The Lightning Network has long been heralded as Bitcoin’s “killer app”, and for good reason. The platform, which presently runs solely on top of Bitcoin, may prove to be a panacea for the scaling woes that have plagued the cryptocurrency in recent months.
Lightning Network is transformative because it enables the execution of off-chain Bitcoin transactions across numerous payment channels, without hampering Bitcoin’s primary network. Since transactions happen off-chain, they can be executed nearly instantaneously without having to wait for confirmation from miners already on the network.
After the mainnet release of Lightning’s network earlier this year, dozens of startups began experimenting with the network to see what use cases would best leverage the technology. There are now dozens of Lightning apps being released each month, with more on the horizon as the network expands to support additional cryptocurrencies.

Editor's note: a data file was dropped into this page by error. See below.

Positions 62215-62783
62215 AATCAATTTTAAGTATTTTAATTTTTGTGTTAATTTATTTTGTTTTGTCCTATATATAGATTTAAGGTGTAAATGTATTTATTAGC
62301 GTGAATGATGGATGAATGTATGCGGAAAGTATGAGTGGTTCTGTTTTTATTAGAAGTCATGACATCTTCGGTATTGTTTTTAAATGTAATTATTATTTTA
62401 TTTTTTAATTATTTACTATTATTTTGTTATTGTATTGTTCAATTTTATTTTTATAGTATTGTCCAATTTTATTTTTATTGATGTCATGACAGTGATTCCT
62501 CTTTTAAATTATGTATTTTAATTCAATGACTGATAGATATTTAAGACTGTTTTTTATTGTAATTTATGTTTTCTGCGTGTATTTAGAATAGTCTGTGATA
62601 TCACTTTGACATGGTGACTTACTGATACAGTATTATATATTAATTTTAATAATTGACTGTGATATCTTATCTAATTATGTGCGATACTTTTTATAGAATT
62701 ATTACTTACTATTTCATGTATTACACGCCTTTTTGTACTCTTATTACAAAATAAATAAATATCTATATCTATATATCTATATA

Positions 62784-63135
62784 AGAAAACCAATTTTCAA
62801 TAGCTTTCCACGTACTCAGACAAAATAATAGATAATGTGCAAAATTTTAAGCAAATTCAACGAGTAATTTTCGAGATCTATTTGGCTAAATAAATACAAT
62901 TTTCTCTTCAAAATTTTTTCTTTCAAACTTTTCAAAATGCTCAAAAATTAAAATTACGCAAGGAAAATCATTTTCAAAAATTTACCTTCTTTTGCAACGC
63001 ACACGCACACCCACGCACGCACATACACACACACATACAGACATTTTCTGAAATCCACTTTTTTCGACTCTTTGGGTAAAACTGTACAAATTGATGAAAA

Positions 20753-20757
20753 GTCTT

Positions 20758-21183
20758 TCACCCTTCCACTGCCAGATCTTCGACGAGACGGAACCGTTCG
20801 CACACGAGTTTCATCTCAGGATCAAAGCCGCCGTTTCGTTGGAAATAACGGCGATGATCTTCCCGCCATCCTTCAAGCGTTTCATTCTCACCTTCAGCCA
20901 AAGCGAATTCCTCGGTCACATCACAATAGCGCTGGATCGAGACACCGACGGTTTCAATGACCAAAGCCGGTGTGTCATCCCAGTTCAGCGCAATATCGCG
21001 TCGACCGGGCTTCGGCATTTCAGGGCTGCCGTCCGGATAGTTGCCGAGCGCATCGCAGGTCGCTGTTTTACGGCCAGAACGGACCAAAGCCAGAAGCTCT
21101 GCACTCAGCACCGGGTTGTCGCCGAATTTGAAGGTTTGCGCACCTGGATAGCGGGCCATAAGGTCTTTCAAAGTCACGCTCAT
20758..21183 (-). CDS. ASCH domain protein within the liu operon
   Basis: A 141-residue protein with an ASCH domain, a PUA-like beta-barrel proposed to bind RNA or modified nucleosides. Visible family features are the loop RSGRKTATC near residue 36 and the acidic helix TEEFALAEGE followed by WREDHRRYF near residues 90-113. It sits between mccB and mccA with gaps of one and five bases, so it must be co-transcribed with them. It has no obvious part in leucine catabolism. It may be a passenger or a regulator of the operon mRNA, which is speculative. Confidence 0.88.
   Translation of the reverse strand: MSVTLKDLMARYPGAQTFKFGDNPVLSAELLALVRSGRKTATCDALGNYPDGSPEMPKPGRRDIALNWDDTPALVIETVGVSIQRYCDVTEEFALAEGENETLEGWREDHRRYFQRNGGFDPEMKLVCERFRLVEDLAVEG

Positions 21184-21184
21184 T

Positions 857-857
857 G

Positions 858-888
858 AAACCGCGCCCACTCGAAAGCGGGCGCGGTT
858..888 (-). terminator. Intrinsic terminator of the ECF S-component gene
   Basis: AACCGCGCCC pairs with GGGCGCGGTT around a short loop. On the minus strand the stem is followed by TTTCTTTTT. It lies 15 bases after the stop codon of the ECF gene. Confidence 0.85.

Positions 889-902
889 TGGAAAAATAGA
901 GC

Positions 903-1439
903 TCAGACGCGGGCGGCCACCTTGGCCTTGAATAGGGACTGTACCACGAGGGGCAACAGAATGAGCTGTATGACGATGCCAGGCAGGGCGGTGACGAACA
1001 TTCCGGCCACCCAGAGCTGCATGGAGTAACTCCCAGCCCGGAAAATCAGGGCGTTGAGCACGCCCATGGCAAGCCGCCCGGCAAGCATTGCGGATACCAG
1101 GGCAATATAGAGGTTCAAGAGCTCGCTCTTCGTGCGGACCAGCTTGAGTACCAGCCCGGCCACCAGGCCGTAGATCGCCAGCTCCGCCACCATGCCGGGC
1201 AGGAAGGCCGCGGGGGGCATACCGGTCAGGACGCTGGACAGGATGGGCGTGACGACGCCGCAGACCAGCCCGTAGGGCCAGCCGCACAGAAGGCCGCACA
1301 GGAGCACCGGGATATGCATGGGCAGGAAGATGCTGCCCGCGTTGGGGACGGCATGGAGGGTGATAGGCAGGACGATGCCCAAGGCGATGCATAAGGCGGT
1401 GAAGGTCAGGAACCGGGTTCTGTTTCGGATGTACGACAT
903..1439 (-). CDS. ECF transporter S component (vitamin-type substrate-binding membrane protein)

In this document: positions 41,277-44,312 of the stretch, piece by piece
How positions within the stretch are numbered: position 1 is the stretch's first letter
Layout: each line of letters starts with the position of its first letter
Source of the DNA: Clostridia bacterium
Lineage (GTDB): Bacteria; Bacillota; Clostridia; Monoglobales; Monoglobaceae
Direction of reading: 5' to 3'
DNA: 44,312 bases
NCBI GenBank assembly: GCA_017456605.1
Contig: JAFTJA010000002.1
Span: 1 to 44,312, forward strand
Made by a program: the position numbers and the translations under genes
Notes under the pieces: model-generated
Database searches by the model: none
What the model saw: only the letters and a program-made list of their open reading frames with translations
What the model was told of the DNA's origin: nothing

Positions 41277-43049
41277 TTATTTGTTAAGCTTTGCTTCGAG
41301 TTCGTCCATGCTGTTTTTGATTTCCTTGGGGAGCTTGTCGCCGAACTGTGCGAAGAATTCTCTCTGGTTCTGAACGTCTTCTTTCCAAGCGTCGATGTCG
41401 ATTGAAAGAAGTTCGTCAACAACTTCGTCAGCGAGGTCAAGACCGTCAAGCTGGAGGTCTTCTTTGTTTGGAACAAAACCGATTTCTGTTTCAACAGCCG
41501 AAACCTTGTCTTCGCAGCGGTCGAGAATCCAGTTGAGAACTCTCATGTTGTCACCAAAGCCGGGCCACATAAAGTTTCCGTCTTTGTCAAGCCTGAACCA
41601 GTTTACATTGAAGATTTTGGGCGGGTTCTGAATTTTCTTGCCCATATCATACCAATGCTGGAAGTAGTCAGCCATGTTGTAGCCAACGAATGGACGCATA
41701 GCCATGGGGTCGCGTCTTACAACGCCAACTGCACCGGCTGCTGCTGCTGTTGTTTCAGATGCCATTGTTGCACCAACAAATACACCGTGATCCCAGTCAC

Read on to learn more about some of my favorite Lightning apps on the market today. These startups make up a diverse set of platforms that range from file-sharing to gaming, and they’re all raising awareness about the unique capabilities of the Lightning Network.
CoinMall is building what some are calling “the eBay of the future”. It’s a fully decentralized P2P marketplace where anyone can buy or sell their digital products with zero fees, using cryptocurrency as the primary payment layer.
Last month, the CoinMall team launched the public beta of its platform, which now features full support for Lightning Network, as well as deposits and withdrawals. The CoinMall platform presently supports transactions in Bitcoin or Zcash, but plans are in the works to accept other cryptocurrencies as well.